A good resource relating to market-based emissions reporting can be found on the GHG Protocol page. This FAQ should answer most technical questions.

Can carbon offsets be used to reduce an organization's Scope 2 Market-based emissions?

No, at least not using the Market-based emissions report. Carbon offsets are measured in tCO2e and they exist outside of the Scope 1, 2 and 3 categories. In fact they are in a category of their own for reporting purposes in Envizi are not netted with the three GHG scopes. Carbon offsets cannot be linked directly to an organization's GHG emissions but instead need to exist outside of their GHG inventory. This is a requirement of the GHG protocol, and emissions reductions are only visible when summarising offsets with scope 1, 2 and 3 totals. Envizi provides a view on this in our Emissions Performance dashboard.

If both renewable energy certificates and carbon offsets can reduce emissions, what is the difference?

An important distinction between offsets and RECs are that offsets represent direct carbon reduction, which is why they’re measured in CO2e. Certificates, on the other hand, represent 1 MWh of renewable energy generation and only translate to emission reductions when allocated against electricity consumption (and is not only dependent on where the REC was generated).

For example, a REC generated in a windfarm in Quebec, Canada where the grid emission factor is 1.2 gCO2e/kWh can be applied to a building in Ontario, where the grid emission factor is 0.04 kgCO2e/kWh. Using the ‘market-based’ approach a company can justifiably claim to have avoided emissions calculated at the Ontario rate because Quebec and Ontario are in the same “market”, in this case the NERC region of NPCC. The common mistake is to calculate emissions savings from a REC using the factor of the region where the REC was generated and then treating the REC like an offset. This is only acceptable if the REC is generated and consumption occurs in the same region as the emission factor.

Should purchased green electricity be part of Scope 2 reporting or not, since "green electricity" actually has no emissions?

This is the main reason behind the need for the market-based emissions method. Location based emissions require emissions from electricity to be reported based on where the electrons were generated and consumed and the method of generation is not considered. Loosely speaking, emission factors applied in location-based emissions reporting are based on total emissions within a region divided by the total kWh generation over a time period.  The environmental aspect of green energy (which is just another way of saying the certificates relating to carbon-neutral power generated) must be accounted for outside of Scope 2.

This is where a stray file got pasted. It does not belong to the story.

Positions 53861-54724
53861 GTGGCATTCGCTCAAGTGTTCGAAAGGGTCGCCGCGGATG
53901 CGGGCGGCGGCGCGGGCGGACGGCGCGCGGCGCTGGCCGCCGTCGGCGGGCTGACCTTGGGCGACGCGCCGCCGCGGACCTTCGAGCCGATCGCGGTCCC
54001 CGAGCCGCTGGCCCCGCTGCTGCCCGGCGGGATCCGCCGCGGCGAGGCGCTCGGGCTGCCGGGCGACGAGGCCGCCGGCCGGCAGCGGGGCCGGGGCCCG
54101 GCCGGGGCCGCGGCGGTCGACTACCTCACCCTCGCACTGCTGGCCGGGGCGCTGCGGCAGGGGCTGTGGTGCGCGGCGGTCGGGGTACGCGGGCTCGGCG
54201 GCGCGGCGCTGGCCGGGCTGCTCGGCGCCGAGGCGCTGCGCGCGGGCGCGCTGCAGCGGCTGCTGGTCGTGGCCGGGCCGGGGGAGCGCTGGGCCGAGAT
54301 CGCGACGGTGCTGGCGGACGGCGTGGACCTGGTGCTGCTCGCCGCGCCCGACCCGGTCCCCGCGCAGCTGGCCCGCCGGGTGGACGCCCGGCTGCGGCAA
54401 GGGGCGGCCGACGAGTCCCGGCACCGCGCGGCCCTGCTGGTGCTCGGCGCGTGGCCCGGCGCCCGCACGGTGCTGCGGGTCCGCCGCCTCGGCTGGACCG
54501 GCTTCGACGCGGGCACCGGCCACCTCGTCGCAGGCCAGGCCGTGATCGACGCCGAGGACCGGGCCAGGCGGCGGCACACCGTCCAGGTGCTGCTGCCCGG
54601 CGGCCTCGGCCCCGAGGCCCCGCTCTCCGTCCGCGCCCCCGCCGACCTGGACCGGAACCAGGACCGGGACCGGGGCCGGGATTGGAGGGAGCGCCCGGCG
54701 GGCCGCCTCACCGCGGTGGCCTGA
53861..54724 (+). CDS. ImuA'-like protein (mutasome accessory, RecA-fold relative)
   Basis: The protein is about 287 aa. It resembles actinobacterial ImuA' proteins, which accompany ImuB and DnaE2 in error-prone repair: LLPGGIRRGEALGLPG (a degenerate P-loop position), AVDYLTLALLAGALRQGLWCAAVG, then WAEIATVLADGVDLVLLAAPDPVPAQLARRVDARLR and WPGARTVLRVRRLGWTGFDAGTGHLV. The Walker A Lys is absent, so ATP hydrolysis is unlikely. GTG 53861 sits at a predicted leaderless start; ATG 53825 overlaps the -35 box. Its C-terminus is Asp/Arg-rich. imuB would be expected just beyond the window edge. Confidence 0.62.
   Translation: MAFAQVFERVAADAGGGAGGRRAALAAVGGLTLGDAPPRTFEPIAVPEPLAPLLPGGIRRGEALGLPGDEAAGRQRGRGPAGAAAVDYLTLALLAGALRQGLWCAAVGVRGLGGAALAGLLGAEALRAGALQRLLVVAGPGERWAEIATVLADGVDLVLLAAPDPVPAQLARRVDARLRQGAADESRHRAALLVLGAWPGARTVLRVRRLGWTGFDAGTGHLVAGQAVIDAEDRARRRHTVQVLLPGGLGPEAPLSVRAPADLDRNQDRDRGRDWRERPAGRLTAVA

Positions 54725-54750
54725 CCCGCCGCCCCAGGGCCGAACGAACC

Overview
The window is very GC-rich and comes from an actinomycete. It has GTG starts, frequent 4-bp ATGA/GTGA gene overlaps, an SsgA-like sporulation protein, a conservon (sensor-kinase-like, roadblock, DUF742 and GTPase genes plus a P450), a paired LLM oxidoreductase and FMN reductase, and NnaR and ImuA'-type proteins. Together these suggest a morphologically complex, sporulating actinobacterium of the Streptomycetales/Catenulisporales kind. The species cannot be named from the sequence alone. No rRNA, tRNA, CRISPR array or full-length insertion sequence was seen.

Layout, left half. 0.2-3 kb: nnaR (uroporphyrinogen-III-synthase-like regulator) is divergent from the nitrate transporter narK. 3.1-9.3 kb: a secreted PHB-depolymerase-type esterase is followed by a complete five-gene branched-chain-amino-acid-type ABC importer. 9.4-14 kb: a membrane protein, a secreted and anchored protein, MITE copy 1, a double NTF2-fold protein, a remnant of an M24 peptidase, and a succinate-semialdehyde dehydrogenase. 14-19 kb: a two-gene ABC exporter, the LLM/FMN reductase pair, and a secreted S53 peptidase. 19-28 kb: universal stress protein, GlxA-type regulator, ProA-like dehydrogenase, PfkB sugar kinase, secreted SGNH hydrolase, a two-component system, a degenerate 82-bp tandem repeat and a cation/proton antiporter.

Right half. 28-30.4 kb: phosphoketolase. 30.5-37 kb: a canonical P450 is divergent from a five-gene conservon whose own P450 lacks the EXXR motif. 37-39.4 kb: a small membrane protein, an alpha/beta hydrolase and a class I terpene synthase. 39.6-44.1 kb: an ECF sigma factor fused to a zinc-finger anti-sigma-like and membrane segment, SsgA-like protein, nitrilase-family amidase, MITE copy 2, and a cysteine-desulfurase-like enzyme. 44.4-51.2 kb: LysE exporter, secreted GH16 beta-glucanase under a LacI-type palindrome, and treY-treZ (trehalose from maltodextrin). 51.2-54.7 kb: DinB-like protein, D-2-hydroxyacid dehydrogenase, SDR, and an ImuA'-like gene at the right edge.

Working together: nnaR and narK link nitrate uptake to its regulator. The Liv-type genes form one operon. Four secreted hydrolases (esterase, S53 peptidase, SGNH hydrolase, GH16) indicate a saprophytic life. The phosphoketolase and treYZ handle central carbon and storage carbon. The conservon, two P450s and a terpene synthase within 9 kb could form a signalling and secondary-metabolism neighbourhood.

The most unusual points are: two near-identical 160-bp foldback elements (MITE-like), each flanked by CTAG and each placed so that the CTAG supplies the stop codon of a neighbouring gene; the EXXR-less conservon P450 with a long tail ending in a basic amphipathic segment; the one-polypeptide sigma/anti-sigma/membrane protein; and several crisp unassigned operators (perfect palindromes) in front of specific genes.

The market-based emissions method allows organizations to include certificates as part of their ‘market-based emissions’ Scope 2 total by apportioning certificates against consumption in-line with the Scope 2 quality criteria, and then applying a hierarchy of factors against the remaining electricity consumption that is not covered by certificates.

So to simplify this answer - green electricity is NOT part of Scope 2 location based emissions reporting, but it IS part of Scope 2 market-based emissions reporting.

My organization is very interested in benefiting from renewable power already on the grid as we would like to minimize over-procurement as much as possible. Can Compliance & Jurisdiction certificates be included from other regions outside of Australia?

Yes. If your organization operates in a region where the government mandates a certain amount of renewable power will be available on the grid then please get in touch with our help desk and Envizi will help you with this configuration requirement.

When using Group-level apportionment, is it possible to switch between grouping structures?

Unfortunately not. This would alter the allocation of your voluntary certificates for your reporting and would not stand up to an auditors scrutiny if certificate allocation changed during a reporting period. The same principle applies to reporting period and it’s not recommended to switch your 12-month reporting time frame.

Can my organization use a portfolio grouping structure for reporting instead of our main classification group structure?

By default the classification group structure is used to allocate voluntary certificates. If your organization has configured an alternate portfolio grouping structure for the purpose of market-based reporting, your organization is welcome to use that instead. A combination of 2 grouping structures cannot be used.

Get in touch with Envizi to make the switch to an alternate portfolio group structure, however be aware that any locations that are not included in the portfolio grouping structure will not be included in the Market-based Emissions report.

What are residual mix factors?

AA residual mix emission factor represents the emissions and generation that remain after certificates, contracts, and supplier-specific factors have been claimed and removed from the calculation. A residual mix emission factor can be a regional or national factor.

This diagram should help illustrate ('Guarantees of Origin' refer to ‘Certificates’):